Leaders from countries throughout the world are offering their condolences to victims of the brutal massacre at a U.S. university that left 33 people dead, including the gunman. VOA correspondent Meredith Buel has details from Washington.
Officials from South Korea were among the first to react to Monday's massacre at Virginia Tech after learning the suspected gunman was a South Korean national.
Foreign Ministry spokesman Cho Byung-je spoke in Seoul. "We here in Korea also were very much shocked at the horrific incident, and we Korean people and the Korean government would like to express our heartfelt condolences to the victims and the bereaved families of the American people," he said.
Police identified the gunman as 23-year-old Cho Seung-hui, a legal resident alien who moved to the United States as a boy.
Cho, an English major in his final year of college, fired guns into groups of students and faculty members before killing himself in the deadliest shooting rampage in U.S. history.
United Nations Secretary General Ban Ki-moon, a former South Korean foreign minister, spoke with reporters in New York. "I feel very much sorry and troubled and any such rampant killing of innocent citizens and children is totally not acceptable and I condemn it in the strongest terms possible," he said.
In London, Britain's Queen Elizabeth said she was saddened by the shootings. The queen is scheduled to visit Virginia next month to commemorate the 400th anniversary of Jamestown, the first permanent English settlement in the United States.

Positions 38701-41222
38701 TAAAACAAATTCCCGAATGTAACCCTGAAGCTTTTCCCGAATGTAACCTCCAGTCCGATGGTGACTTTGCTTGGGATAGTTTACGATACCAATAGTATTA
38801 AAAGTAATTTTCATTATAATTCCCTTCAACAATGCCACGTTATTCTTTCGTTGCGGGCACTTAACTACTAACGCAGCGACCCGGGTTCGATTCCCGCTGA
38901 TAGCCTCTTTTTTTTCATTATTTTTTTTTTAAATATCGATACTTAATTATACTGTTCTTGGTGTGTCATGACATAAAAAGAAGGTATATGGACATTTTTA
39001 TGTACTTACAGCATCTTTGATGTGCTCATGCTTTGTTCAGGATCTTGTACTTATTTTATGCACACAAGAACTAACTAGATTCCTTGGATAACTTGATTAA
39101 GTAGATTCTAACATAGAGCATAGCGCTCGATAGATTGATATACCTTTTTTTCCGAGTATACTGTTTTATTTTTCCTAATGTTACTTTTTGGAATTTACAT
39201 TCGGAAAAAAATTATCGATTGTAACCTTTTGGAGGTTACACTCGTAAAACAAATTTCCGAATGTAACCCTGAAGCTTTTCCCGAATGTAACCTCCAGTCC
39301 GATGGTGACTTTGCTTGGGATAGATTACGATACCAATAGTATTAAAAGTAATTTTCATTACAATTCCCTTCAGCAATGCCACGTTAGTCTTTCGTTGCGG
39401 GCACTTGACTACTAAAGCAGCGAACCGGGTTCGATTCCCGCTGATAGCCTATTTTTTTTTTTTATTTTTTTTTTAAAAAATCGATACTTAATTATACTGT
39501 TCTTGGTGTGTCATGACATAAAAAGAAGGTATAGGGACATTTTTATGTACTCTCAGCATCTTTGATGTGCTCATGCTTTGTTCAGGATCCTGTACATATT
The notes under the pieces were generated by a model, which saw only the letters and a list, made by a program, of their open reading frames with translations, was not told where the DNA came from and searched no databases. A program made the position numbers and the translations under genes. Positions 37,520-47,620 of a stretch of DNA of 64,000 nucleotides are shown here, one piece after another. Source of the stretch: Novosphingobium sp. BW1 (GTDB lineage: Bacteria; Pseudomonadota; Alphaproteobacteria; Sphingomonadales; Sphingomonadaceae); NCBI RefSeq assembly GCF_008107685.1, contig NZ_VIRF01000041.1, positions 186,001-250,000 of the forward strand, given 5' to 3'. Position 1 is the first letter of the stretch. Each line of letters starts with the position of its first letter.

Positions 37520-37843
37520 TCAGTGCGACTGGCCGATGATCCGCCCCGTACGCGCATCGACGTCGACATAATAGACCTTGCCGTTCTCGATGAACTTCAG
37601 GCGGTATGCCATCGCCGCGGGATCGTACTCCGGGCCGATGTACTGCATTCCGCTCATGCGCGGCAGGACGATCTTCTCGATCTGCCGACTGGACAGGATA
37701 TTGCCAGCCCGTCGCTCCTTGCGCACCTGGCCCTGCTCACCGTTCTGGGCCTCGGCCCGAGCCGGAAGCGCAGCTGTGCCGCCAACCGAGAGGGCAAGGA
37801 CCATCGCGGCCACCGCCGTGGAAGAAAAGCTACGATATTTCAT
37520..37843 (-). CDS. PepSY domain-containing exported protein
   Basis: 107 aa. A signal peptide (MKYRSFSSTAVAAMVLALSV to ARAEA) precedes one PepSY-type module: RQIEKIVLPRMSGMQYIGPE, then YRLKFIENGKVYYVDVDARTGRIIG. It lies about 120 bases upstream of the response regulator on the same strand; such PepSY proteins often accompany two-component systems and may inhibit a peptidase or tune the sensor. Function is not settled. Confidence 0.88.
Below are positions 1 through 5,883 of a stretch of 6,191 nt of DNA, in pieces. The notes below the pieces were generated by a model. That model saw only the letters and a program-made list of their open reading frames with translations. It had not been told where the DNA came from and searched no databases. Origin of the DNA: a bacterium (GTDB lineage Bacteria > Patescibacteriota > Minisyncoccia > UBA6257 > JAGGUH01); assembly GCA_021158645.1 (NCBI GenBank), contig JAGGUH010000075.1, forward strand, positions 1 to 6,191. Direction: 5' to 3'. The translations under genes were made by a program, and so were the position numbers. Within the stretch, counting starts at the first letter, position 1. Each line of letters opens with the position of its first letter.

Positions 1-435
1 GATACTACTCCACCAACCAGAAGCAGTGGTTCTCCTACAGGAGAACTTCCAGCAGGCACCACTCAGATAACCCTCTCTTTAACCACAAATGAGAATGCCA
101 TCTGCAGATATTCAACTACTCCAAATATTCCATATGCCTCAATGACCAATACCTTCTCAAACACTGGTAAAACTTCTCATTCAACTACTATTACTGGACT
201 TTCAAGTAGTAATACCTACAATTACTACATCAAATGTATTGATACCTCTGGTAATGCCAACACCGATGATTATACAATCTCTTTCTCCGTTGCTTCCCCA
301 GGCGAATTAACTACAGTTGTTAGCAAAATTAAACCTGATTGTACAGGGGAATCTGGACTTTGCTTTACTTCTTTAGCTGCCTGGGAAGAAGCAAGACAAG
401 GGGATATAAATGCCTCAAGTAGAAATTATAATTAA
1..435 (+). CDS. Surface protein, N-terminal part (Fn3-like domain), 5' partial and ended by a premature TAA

British Prime Minister Tony Blair also offered his condolences. "I would like to express, on behalf of Britain and the British people, our profound sadness at what has happened and to send the American people, and most especially the families of the victims, our sympathy and our prayers," he said.
European Union foreign policy chief Javier Solana, a former student and teacher at Virginia Tech, expressed his deepest condolences to the families of the victims.
The victims of the massacre at Virginia Tech came from throughout the United States and many countries around the world.
One of those killed was Liviu Librescu, an engineering and math professor at the university. Librescu's students sent e-mails to his wife telling her how he saved their lives by blocking the doorway of a classroom to keep the gunman out.
Librescu, who was born in Romania and was a Holocaust survivor, was shot and killed, but his students survived.
Professor Nicolae Tomescu, a lecturer at Bucharest Polytechnic Institute and a friend of the victim, said Librescu always had strong feelings for his students. "Librescu always showed himself to be a man of great and strong character, very dignified, and that is the way he died. He has huge affection for his students and he sacrificed his life for them," he said.
At the Polytechnic Institute, where Librescu received an honorary degree in 2000, his picture was placed on a table, a candle was lit, and people left flowers nearby.